No, seriously–you do have free will. Last chance for lolcats.
It’s an interesting coincidence–I had not been blogging about my work or life in any kind of traditionally “bloggy” manner for a number of years, and had embarked on a project to document this run at American Repertory Theatre when this all went down. I feel I’d be remiss if I didn’t give full weight. Read the rest of this entry »
It’s the final weekend of MONOPOLY!–it must close Saturday night, and everybody and their brother is coming out of the woodwork to see it after the Globe’s review, which I feel really builds on our earlier coverage. It must be said that there was no measurable bump in sales after the kerfuffle, which doesn’t surprise me–the incident was compelling for a number of reasons, but it didn’t connect with the actual work in a significant way. Read the rest of this entry »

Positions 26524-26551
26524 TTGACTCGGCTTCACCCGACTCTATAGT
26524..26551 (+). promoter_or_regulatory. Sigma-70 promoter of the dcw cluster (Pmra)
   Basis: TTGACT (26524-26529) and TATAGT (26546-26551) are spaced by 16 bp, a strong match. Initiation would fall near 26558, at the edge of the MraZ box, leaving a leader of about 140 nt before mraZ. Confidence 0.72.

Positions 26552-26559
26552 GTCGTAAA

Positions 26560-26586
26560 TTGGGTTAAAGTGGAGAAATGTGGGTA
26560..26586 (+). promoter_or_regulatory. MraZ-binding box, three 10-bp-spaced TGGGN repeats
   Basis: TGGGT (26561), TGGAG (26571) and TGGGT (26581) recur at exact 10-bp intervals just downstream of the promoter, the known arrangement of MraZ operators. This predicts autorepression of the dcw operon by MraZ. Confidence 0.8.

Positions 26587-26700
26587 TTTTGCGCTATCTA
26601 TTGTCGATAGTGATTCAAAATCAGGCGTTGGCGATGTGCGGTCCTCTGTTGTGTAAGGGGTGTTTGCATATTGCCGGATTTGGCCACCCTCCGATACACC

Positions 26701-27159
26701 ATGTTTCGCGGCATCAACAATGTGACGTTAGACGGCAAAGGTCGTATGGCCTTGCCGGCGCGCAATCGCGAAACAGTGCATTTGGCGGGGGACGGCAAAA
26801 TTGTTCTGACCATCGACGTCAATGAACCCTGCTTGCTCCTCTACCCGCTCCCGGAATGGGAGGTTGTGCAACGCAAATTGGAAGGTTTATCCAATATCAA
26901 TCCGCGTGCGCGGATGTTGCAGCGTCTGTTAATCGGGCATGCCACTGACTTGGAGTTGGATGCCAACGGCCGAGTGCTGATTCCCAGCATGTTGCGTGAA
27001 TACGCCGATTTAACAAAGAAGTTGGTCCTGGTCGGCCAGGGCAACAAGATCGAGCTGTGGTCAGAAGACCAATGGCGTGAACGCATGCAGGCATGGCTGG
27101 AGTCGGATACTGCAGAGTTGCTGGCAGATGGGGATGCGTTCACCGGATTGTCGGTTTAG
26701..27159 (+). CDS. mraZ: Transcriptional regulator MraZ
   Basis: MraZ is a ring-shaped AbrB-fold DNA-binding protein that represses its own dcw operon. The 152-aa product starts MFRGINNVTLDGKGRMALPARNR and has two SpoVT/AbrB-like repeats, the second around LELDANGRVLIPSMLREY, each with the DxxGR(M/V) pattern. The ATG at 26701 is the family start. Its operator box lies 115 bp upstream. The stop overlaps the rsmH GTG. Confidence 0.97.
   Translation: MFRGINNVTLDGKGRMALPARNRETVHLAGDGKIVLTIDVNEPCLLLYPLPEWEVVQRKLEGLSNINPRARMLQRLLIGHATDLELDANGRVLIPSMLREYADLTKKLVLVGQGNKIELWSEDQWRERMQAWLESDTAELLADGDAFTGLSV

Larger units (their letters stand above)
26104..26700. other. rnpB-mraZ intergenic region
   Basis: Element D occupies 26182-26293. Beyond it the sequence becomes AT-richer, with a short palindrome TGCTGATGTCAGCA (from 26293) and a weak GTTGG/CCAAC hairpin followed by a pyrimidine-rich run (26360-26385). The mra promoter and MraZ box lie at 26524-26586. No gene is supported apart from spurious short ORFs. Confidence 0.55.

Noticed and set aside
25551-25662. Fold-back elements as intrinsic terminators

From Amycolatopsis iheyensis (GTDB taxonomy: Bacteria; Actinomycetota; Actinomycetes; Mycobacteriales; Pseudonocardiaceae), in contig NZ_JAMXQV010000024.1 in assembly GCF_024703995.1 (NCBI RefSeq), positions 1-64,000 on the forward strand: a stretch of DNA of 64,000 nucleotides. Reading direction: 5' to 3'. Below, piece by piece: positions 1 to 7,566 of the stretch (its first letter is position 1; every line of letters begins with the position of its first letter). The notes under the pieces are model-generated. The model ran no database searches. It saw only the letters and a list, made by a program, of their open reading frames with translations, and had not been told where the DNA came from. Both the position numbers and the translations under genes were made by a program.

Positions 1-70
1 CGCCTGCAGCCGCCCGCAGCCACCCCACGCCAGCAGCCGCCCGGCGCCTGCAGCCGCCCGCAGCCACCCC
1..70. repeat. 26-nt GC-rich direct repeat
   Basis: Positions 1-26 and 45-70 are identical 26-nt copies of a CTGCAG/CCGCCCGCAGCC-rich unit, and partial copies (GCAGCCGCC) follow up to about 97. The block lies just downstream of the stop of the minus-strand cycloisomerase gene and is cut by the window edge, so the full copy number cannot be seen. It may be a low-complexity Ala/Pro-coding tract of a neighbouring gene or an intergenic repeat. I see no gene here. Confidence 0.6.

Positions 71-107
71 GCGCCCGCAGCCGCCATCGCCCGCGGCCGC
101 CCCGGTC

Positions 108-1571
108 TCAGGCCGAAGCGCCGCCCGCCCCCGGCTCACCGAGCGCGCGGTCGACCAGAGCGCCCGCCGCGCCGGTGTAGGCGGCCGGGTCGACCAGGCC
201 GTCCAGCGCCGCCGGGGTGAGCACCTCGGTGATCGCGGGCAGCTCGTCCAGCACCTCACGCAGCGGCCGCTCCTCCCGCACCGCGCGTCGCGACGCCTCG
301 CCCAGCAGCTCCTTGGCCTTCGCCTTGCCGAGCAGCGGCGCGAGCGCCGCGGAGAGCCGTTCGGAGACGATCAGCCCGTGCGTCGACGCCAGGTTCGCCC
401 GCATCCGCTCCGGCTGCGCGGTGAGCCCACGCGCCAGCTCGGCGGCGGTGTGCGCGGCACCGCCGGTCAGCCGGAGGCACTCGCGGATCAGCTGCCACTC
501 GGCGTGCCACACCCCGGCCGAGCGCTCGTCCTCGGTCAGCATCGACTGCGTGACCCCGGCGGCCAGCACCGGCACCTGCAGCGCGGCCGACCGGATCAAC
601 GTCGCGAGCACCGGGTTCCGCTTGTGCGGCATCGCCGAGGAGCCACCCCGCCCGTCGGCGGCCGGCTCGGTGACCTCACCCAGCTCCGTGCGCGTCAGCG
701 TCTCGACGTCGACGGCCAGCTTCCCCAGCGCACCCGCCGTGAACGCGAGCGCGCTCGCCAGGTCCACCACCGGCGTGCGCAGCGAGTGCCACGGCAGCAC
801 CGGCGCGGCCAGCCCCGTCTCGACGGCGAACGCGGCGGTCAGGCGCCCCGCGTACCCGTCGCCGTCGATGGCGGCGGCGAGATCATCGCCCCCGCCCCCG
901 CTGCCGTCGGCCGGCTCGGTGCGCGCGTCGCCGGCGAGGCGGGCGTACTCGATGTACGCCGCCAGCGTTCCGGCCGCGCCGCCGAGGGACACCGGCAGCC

Bostonist: Games Mike Daisey Plays:
Mike Daisey kicks off his monologue “Monopoly!” with the following statement: “I’ve always had a love for endless games.” And then a torrent of thoughts about the legendary board game of the same name come tumbling out of his mouth, and the game gets “bigger, weirder, and stranger.”
In the span of an hour and forty-five minutes, “Monopoly!” the monologue indeed grows “bigger, weirder, and stranger” as Daisey pulls together a number of loosely linked stories. Even though the story of Nikola Tesla, Daisey’s own tesla coil hi-jinks, Bill Gates lore, and the history of “Monopoly!” don’t seem to have much in common, Daisey’s stage presence whisks the audience from story to story.